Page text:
Caroline Bledsoe's chapter, set in modern Sierra Leone, deals with the conjugal and career options of young Mende girls of school age. In a work documented by contemporary newspaper references as well as field obsevation, Bledsoe details the intricate maneuvering of girls, their parents, and possible suitor-patrons over the issue of the payment of school fees. Western-style schooling increasingly is viewed by the Mende as a path of escape from constraints of village life. For young girls, access to the greater wealth and personal autonomy of the urban, modern world hinges on school fees and the question of who pays them.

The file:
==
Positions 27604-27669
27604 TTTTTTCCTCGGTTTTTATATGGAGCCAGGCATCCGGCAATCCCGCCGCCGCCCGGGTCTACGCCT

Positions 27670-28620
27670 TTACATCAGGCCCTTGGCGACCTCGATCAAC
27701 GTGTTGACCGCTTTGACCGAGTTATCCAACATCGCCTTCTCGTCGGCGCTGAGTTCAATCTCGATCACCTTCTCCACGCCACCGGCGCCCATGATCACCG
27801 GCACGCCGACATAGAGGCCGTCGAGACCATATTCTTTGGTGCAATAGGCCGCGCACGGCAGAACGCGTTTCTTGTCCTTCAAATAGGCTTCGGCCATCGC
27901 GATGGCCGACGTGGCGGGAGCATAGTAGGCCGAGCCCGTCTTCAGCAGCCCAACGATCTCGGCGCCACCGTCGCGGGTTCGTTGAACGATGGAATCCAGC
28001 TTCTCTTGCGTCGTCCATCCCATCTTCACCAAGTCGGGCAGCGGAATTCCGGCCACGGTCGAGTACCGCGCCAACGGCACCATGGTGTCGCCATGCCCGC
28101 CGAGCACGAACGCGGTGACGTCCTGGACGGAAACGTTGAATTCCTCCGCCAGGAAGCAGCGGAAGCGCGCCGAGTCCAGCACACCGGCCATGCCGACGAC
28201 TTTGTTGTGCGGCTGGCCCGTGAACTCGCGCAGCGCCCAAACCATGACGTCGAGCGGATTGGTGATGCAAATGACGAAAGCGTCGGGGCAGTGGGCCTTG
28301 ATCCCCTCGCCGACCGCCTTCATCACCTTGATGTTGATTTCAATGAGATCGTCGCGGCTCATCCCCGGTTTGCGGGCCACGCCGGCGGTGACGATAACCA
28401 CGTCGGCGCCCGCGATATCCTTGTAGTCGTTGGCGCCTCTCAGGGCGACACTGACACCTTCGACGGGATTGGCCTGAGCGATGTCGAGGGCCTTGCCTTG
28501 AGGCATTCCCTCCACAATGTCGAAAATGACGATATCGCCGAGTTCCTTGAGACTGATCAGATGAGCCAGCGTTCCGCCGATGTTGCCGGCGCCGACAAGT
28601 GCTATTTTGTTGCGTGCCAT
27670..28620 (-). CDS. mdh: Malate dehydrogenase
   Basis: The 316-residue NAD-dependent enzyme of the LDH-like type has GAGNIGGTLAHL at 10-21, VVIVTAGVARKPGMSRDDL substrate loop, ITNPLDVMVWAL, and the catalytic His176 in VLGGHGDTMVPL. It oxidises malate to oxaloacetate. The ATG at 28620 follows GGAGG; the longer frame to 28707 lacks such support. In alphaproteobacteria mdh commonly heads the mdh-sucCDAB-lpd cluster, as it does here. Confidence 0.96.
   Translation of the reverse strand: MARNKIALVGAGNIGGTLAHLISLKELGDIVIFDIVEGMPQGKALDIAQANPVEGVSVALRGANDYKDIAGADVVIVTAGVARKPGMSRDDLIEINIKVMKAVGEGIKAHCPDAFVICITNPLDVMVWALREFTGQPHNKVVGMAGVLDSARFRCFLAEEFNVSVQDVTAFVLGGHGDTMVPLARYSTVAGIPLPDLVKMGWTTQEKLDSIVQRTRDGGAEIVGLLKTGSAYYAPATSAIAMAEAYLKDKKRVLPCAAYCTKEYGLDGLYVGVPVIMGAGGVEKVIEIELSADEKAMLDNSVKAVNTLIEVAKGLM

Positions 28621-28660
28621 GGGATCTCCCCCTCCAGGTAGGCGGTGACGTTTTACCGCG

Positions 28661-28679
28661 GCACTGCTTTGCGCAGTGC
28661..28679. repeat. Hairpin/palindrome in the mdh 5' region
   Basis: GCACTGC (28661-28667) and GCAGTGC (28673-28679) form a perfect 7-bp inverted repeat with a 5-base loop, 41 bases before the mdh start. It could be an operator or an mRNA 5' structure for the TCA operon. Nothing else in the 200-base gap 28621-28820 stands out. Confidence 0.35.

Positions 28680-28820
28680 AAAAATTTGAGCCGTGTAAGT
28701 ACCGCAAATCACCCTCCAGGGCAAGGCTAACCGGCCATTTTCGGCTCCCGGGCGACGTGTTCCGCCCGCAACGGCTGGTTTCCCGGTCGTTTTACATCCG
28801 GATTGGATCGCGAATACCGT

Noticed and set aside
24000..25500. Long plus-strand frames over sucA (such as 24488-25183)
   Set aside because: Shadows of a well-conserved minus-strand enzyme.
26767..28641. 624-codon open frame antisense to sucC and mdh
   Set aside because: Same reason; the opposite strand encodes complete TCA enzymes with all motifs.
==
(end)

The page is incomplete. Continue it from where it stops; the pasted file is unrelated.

Bledsoe's focus on practice and potentialities allows her to highlight contradictions and conflicts that the various social actors encounter as they pursue their strategies -- yet the world she describes is firmly set in the framework of local custom. The processural nature of African marriage -- what she calls "conjugal testing" -- is of particular interest, as it forms the traditional backdrop for prolonged negotiation and maneuver among all the participants. What emerges in this study is a richly detailed picture of social change in the making.